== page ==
Physics and Roulette: A Winning Combination? 16.05.2012

Roulette News

A graduate student, Doyne Farmer, figured out how to beat the odds of roulette tables by using a wearable computer back in the 1970s. Farmer never said much about how he did it but recently some University of Oxford professor submitted a paper outlining his methods in response to two scientists trying to replicate his work.

University of Western Australia’s Michael Small and Hong Kong Polytechnic University’s Michale Tse were inspired by Farmer’s work and decided to run an experiment of their own. Using a smartphone or small computer they proved that players can change the odds for the better.

To prove the theory, the scientists first divided the movements of the game into two pieces. The first part was highly predictable as the two recorded what happened as the ball spun around the wheel. The second part was less predictable as the men recorded what happened as the ball dropped into the wheel and started bouncing around. Small and Tse recorded when the roulette wheel and ball passed a set point. By using this data they were able to determine approximately where the ball would drop into the wheel and then the section that the ball would most likely stop in.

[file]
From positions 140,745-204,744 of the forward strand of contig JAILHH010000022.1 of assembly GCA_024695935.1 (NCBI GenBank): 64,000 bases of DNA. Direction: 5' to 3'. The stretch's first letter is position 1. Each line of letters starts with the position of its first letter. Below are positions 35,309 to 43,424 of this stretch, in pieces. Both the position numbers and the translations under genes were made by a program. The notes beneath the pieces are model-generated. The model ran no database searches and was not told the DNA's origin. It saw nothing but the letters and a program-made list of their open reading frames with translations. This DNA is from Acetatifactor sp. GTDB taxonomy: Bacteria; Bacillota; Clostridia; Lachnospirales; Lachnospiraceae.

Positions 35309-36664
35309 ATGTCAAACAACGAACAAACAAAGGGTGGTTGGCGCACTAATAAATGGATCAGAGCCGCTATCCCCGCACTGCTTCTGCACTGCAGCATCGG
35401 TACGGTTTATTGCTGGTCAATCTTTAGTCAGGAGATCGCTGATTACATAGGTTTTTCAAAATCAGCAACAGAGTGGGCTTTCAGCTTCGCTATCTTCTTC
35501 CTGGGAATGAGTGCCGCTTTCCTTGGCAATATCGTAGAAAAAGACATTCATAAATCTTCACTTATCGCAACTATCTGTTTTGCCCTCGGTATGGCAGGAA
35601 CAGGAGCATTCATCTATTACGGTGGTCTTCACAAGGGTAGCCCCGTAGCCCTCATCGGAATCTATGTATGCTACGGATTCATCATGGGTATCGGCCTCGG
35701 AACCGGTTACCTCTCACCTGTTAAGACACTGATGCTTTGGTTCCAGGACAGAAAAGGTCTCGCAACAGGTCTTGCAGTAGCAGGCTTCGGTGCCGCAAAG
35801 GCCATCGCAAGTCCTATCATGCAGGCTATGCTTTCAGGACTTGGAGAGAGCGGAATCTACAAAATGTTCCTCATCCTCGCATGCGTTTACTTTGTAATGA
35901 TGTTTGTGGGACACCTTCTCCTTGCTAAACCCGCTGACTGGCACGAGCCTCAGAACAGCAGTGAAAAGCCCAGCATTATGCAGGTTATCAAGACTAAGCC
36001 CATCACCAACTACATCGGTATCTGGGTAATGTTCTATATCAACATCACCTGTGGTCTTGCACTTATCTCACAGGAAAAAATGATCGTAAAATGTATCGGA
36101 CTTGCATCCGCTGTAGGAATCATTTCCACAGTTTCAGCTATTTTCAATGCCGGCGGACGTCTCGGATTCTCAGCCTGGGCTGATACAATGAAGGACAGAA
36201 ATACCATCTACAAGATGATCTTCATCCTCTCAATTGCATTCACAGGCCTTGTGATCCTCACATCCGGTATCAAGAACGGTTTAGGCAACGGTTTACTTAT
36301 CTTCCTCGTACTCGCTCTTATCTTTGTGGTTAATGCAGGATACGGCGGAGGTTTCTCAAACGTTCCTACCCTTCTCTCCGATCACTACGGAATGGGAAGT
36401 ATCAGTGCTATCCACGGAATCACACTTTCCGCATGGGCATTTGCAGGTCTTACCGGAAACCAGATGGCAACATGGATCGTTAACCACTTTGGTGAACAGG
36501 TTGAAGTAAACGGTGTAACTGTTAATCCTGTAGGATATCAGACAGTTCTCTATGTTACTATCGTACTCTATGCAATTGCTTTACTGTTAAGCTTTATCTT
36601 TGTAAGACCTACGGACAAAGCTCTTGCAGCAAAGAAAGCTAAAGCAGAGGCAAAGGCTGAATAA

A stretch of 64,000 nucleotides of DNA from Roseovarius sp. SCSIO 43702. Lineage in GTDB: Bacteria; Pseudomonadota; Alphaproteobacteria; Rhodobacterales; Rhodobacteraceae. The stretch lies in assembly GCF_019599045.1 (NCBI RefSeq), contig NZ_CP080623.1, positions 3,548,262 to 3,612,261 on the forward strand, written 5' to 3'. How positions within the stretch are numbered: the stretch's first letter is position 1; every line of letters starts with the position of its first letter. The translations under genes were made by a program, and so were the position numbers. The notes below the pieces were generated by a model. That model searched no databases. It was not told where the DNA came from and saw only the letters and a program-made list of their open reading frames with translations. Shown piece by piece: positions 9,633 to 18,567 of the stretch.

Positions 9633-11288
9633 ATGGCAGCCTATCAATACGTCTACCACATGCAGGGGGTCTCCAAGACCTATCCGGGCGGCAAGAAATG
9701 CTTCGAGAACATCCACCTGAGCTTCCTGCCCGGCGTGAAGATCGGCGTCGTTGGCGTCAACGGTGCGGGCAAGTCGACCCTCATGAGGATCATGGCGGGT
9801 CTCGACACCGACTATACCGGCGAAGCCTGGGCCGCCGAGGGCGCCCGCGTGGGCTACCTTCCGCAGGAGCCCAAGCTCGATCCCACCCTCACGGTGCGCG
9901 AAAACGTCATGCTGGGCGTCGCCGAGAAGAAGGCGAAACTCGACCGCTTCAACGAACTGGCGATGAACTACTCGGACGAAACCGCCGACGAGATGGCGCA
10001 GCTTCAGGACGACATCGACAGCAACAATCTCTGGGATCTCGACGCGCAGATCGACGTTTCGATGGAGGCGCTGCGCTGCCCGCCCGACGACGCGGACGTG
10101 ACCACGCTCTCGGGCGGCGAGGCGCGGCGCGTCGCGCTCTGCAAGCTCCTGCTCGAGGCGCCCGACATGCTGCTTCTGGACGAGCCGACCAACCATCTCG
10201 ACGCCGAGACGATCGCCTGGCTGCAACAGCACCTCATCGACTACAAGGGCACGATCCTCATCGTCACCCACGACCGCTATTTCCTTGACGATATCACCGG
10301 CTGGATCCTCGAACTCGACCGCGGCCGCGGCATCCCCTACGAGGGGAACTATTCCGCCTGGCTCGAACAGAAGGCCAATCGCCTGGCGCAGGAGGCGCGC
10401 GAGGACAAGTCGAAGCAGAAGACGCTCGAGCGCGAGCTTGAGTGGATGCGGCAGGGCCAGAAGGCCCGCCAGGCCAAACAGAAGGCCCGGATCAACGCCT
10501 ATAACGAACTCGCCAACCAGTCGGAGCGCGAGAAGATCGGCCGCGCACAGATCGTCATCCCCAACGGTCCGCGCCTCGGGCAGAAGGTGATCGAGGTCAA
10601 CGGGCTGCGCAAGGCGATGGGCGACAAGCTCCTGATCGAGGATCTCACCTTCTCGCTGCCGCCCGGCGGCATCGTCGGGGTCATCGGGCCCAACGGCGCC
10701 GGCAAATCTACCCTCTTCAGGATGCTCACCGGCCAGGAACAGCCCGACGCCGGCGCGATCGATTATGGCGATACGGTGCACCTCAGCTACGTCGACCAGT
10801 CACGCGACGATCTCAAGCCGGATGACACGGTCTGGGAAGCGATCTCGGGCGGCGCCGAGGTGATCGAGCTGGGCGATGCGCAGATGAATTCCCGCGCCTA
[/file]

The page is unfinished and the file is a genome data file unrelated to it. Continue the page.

With a small counting device comparable to the one that Farmer used, Small and Tse correctly predicted 13 out of 22 times the half of the wheel the ball would drop into and they predicted the exact pocket correctly 3 times. They repeated the experiment with 700 trials and were able to change the odds in the players favor, raising it to 18% based on a European roulette wheel.

Some players have repeated this trick and have reported to Smalls their successes.

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